Finally, buyers and sellers are presumed to have perfect or sufficient knowledge of all relevant market circumstances and therefore never make the mistake of buying a product at a price higher than someone else may be offering it or selling a product at a price less than they need to. Logically, therefore, all markets meeting the conditions of perfect competition are in a perfect long-run equilibrium since all buyers and sellers know the “objective” circumstances prevailing in and across markets. Hence, they never make the mistake of missing out on a profit opportunity that could have been theirs or suffering a loss that might have been avoided if only they had known all the correct information about all market circumstances that they face.
The mathematical general equilibrium approach had already been challenged by Carl Menger in an exchange of letters he had had with Leon Walras in the 1880s. In 1932, Hans Mayer (1879–1955), a prominent member of the Austrian School who taught at the University of Vienna, published a 100-page monograph, “The Cognitive Value of Functional Theories of Price,” in which he offered a critique of several of the leading general equilibrium theorists for narrowly limiting their analysis to merely describing the conditions for and the configuration of a final economic equilibrium state. He contrasted this with what he referred to as the “causal-genetic” approach of the Austrian School that focused on the origin of market prices in the subjective valuations of individuals and the competitive process through which prices were formed and adjusted through time, leading to a possible equilibrium outcome.
Ludwig von Mises also emphasized, most especially in his treatise, Human Action (1949), the dynamic nature of the market process in which rival entrepreneurs attempt to do better than each other in anticipating and estimating the consumer demands of the future and devising ways of organizing, directing, and producing ever better new and less expensive goods to earn profits and avoid losses. Price competition and product differentiation were essential hallmarks of a vibrant, functioning, and ever-improving market economy and society. Mises insisted that the “market is a process” rather than a never-attained hypothetical final equilibrium state in which all change would come to an end.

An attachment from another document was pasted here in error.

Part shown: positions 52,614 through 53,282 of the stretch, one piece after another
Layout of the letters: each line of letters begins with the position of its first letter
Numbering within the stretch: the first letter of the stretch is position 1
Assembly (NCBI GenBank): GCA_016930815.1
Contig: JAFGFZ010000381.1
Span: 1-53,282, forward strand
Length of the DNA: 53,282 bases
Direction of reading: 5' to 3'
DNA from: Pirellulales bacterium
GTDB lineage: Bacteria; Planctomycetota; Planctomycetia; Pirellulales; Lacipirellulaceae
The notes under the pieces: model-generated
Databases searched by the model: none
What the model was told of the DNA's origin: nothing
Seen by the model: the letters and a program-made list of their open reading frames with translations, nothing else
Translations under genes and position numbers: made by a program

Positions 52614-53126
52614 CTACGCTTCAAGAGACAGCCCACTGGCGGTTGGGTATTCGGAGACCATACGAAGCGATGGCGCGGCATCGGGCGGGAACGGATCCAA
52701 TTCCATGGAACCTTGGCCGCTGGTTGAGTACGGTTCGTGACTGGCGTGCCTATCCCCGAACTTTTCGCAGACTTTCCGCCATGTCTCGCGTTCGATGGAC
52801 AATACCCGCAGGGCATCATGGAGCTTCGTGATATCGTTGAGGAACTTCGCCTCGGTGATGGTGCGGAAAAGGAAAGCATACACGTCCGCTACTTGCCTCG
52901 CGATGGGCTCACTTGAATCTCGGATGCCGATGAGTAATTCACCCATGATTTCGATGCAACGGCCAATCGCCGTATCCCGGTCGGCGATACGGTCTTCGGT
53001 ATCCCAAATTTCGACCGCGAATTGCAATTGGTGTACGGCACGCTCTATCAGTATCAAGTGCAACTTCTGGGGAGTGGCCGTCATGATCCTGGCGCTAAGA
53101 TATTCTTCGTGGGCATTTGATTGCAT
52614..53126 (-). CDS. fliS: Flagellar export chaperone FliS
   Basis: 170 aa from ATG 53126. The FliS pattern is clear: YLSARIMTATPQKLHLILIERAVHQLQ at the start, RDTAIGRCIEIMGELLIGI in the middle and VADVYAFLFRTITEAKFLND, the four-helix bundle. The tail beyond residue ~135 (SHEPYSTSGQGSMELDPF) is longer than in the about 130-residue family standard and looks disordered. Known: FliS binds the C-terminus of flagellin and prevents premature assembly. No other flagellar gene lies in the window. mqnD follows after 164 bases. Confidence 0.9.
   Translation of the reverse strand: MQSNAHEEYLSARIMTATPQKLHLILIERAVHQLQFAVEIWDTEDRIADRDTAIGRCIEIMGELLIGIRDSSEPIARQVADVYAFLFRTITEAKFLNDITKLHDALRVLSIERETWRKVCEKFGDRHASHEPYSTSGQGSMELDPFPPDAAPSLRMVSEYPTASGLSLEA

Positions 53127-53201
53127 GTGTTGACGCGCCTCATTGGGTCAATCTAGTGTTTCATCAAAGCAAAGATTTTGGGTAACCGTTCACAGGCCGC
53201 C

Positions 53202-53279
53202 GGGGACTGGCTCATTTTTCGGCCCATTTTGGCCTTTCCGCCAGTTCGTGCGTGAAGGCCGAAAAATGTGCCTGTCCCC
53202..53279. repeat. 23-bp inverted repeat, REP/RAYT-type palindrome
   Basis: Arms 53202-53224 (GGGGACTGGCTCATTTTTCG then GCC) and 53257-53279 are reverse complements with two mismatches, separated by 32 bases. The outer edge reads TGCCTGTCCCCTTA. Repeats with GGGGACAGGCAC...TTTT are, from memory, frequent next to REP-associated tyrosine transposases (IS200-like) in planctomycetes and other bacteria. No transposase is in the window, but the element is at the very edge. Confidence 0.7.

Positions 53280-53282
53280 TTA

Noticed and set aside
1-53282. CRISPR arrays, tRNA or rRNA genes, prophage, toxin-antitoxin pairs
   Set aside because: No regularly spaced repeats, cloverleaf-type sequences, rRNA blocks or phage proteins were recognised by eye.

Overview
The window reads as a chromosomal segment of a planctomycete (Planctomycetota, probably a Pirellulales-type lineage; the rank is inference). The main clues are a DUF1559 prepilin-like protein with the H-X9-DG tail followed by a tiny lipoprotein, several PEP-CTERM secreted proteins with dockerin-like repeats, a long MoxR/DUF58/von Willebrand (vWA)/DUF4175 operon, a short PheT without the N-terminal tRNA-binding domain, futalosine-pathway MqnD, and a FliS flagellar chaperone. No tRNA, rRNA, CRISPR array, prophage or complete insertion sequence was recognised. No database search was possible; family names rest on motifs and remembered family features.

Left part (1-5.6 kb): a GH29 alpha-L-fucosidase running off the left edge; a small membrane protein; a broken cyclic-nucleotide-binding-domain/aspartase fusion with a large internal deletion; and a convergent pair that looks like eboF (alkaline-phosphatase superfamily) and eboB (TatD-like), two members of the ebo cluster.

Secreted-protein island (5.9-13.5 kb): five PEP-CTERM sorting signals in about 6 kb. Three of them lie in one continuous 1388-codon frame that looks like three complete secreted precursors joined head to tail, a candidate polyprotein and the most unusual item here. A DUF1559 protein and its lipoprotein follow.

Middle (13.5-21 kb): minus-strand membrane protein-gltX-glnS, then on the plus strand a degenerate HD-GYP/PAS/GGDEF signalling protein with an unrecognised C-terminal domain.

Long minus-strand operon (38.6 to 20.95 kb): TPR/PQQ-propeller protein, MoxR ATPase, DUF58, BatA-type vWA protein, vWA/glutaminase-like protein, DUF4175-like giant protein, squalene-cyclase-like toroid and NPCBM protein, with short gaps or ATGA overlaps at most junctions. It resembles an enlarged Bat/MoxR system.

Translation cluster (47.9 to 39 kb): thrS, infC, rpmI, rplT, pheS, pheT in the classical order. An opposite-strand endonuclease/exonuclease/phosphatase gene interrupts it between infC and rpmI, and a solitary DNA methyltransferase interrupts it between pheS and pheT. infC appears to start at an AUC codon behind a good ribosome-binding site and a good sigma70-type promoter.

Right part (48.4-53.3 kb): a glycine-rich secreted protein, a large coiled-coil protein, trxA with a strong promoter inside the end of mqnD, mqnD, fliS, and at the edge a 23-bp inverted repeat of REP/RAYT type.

Mises and Hayek criticized the central-planning idea
In the 1920s, Mises had challenged the socialist idea of central economic planning by arguing against its realistic workability, first in an essay on “Economic Calculation in the Socialist Commonwealth” (1920) and then in, Socialism: An Economic and Sociological Analysis (1922; revised ed., 1932). He argued that by doing away with the institutional foundations of a functioning market economy — that is, private property in the means of production; an open competitive process through which prices for consumer goods and the factors of production (land, resources, labor, capital) could be formed; and a market-based medium of exchange (money) — the socialist central planners would not be able to undertake any rational form of economic calculation for purposes of determining profitable versus loss-making lines of production in the most cost-efficient ways. He refined his critical analysis of socialism in his book Human Action in the context of his broader exposition of the entrepreneurial-guided market process for satisfaction of consumer demands.